By Sami Malas

TL;DR: Interning at BECO was a great experience from which I took three life lessons; the size of the team is not nearly as important as the quality of the members in it, criteria are important to outline and stick to, and keeping all the members of a team on the same page is imperative.

This past month I have been fortunate enough to intern at BECO Capital. I spent a majority of my life in Dubai where I attended the American School of Dubai through middle and high school, but last year I moved to California to attend Claremont McKenna College. It took me leaving Dubai and coming back to realise how large the startup ecosystem in the region was. Interning at BECO provided me with a lens with which to view the exciting and ever-growing startup space in the MENA region.

Upon arriving at BECO I was introduced to the portfolio companies and researched markets for other potential investments. This past month I got a grasp of what it is like to work in the VC space in the region. From the experience I took away three main lessons:

1. The power of a team is not in size but in the quality of the team members

BECO Capital has a small team with three partners, two associates, a recently added investment analyst, marketing and communications director, operations and compliance manager, two assistants (and me for a month). The core team that analyses and works on deal flow is 5 strong, and recently expanded to 6 (7 if you count me). I know VCs are usually small but did not expect them to be this small. Regardless of size, BECO Capital works like a well-oiled machine grinding through incoming deals while simultaneously working on active deals. Each member works tirelessly to make BECO Capital what it is and each member truly cares about the work they do. The meetings and daily interactions showed me how close-knit the team is, functioning more like a family than colleagues.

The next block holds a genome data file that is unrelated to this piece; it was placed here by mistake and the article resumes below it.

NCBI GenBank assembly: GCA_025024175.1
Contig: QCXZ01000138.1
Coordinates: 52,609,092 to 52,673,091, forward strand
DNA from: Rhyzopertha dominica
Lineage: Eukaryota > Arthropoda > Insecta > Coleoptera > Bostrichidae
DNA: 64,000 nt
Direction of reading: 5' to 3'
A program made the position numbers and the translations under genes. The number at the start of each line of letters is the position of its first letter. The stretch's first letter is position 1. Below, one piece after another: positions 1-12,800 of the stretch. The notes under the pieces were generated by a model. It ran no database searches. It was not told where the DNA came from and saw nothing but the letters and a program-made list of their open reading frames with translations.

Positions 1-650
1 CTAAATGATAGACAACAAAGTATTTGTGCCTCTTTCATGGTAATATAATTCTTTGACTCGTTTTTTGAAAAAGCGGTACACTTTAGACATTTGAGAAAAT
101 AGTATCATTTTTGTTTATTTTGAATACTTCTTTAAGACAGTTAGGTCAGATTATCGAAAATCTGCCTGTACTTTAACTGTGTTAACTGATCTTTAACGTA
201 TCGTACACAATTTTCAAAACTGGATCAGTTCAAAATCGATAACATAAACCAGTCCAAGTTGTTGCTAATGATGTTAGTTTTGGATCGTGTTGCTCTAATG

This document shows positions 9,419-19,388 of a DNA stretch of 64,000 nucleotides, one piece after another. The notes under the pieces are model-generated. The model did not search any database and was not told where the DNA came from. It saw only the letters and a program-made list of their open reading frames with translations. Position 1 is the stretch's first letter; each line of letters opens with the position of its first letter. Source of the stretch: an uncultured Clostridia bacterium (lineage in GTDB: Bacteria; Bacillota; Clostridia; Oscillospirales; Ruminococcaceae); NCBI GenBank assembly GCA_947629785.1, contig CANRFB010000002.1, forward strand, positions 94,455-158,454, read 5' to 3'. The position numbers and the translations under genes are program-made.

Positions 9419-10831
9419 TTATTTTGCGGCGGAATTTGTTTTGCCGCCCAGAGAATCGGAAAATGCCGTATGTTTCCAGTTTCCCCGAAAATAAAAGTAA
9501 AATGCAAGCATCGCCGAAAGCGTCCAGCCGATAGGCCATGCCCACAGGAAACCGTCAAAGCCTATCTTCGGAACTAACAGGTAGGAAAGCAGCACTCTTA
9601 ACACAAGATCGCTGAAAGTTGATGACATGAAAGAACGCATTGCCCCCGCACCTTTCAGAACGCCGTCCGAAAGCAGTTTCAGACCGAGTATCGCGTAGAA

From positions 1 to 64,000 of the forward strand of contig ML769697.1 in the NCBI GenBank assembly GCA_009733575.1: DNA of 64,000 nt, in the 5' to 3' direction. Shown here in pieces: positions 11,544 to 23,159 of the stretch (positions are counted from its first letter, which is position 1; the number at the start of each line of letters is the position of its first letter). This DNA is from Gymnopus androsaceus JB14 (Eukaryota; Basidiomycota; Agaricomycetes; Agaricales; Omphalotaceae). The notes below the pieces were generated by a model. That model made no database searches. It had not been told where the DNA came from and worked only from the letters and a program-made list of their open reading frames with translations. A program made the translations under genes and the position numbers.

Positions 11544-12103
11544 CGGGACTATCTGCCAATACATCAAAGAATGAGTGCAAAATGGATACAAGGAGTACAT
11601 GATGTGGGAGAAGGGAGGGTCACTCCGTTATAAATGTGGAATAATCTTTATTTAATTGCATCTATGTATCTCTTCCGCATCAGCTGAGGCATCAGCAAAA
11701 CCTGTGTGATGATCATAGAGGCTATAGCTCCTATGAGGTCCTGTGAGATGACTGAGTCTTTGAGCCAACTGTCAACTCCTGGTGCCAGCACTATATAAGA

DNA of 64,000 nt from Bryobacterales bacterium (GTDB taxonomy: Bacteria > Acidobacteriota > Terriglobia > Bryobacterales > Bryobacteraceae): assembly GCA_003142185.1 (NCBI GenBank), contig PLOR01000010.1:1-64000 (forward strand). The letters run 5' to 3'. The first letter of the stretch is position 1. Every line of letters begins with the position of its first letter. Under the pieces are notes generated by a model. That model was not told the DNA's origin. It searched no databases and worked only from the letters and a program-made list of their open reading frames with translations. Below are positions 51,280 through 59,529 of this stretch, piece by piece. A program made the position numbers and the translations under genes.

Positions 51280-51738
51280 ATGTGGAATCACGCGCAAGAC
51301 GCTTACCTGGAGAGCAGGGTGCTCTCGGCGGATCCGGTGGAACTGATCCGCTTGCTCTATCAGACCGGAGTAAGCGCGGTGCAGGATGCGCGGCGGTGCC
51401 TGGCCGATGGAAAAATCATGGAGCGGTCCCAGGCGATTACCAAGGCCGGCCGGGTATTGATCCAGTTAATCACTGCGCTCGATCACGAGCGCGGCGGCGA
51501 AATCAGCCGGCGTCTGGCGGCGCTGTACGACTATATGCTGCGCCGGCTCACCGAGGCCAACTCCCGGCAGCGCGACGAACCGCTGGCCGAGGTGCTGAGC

2. Outline criteria, then stick to them

In one of my training sessions with Sorusch and Yousef, I was taught the four key investment criteria that BECO looks at for all incoming deals. Throughout the month, I noticed these pillars playing a key role in rejecting or moving forward with deals. These pillars are team, scalability, defensibility and the ability for the product to leapfrog its competitors. The pillars lead to questions that the team often asks themselves:

  • “Would I follow this team into war?”
  • “How large is the market?”
  • “How defensible is this product?”
  • “How transformational is this product?”

If and only if these questions are appropriately vetted does the team move forward with a deal.

3. Ensure the team stays on the same page

The first day I arrived I sat in on a deal flow meeting in which the team debriefed on potential and existing deals. Between taking in all the information and attempting to memorise names, I quickly came to realise the importance of this weekly meeting. Alignment in any company is crucial and mismatch of internal information can be detrimental to a company’s growth and progress. Whether sharing articles that pertain to deals or the market, or being updated on analytics and deals, the BECO team is consistently looking for ways to ensure that the team is on the same page. The introduction of a marketing and communications director has not only been essential in maintaining internal cohesion but also in educating the region about BECO ongoings and trends through channels like the recently released BECO Blowdown newsletter. The final big takeaway that the past month at BECO has left me with was the importance of keeping all the members of a team on the same page.

Although my time at BECO was relatively short, it has left me with lessons not only applicable to every workplace but to life. As I continue to navigate university and different workplaces, these lessons will help me in my journey.